animals can be ranked in intelligence according to how they perform on
tests designed by humans? For that matter, how believable is it that
intelligence is a single quantity, a thing that can be measured and
Keywords: Intelligence - Pseudoscience
| || |
Topic of the Week
Science helps us to understand – and change – the world. The questions
that science asks, and the knowledge it provides, cannot tell us how to
apply that knowledge, nor indeed whether we should. Those decisions
require ethical judgments and policy decisions. The Connexions subject
index is a gateway to a range of resources on Science and Ethics.
The Connexions subject index is a gateway to a range of resources on Science and Ethics.
In prisons around the world...
In prisons around the world, there are prisoners whose ‘crimes’
consisted of criticizing those in power, or of exposing the crimes of
those in power. Britain, China, Egypt, Ethiopia, Iran, Israel, Russia,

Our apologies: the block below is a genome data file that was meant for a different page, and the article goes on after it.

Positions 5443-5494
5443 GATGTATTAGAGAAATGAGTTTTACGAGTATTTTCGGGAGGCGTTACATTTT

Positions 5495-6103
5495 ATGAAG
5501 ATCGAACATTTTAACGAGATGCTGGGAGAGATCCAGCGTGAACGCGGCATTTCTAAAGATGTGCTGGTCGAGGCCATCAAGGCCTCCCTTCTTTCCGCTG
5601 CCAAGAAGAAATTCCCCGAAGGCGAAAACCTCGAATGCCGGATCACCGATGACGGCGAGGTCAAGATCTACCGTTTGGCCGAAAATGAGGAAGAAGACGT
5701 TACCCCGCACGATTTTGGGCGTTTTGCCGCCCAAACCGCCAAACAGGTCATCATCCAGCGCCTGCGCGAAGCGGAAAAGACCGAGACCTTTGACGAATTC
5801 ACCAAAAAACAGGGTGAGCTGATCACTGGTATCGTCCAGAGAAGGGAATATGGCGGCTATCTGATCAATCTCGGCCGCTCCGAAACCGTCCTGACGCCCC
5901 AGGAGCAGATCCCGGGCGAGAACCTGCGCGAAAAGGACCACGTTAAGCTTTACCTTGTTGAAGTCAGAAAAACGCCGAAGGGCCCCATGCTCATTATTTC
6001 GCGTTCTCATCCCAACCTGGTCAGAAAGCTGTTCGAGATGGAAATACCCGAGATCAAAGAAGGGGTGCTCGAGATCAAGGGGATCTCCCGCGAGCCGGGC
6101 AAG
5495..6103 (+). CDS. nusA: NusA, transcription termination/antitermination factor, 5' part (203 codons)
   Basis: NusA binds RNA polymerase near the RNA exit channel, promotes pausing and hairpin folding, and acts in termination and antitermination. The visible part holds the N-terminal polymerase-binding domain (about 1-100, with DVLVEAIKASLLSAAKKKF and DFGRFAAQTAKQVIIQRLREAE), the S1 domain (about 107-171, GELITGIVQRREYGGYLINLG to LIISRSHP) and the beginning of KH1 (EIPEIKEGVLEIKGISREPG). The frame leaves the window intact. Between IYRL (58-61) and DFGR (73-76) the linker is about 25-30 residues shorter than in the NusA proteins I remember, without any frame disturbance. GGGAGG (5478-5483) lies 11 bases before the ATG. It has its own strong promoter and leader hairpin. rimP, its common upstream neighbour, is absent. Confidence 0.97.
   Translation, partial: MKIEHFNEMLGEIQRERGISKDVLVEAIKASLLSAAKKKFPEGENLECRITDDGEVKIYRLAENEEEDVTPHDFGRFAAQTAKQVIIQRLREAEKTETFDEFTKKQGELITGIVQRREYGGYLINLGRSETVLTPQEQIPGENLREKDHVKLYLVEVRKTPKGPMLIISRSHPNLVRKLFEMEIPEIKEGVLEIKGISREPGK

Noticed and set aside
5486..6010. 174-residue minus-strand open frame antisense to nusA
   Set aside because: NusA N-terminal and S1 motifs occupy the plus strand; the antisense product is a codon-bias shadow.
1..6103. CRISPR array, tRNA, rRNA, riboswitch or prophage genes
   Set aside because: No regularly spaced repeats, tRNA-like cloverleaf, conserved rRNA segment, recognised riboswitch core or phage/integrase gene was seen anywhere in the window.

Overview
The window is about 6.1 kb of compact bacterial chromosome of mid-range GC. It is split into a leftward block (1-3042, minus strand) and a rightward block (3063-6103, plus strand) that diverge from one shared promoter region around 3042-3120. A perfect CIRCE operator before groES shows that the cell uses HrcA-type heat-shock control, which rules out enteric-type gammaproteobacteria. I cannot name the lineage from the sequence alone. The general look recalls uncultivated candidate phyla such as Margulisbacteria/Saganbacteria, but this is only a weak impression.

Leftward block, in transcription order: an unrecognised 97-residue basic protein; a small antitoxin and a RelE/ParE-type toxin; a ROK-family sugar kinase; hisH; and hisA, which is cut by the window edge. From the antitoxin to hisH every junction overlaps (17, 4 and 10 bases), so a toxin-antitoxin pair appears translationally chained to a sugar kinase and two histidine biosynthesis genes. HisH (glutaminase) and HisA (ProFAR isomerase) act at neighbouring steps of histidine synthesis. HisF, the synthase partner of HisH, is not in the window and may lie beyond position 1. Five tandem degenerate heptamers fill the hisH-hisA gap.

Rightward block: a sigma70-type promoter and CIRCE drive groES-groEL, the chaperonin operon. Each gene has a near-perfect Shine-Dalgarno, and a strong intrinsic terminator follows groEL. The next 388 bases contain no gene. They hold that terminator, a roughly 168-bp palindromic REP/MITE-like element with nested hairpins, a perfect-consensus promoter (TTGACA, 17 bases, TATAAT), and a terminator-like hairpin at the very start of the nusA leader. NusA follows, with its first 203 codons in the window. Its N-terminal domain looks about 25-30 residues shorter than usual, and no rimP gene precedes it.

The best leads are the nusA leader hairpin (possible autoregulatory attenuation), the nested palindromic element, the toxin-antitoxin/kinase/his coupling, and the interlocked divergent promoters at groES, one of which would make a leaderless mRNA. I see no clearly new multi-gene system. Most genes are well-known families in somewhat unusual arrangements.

Saudi Arabia, Turkey, United States ... the list of countries is
For those of us who live in Canada, we have a special responsibility to
condemn the human rights abuses of our partners-in-crime: the United
States and its Anglosphere client states: Britain, Australia, and
Canada. Here are a few instances:
Steven Donziger, lawyer who fought Chevron,
Find out more
Craig Murray's jailing is the latest move in a battle to snuff out independent journalism
Find out more
Papers Instead of Human Lives: The Sentencing of Daniel Hale
Daniel Hale has been sentenced to 45 months in jail for telling the truth about the U.S. program of drone assassinations.
Find out more
Leonard Peltier – in prison since 1976
Leonard Peltier was extradited from Canada to the U.S. in December 1976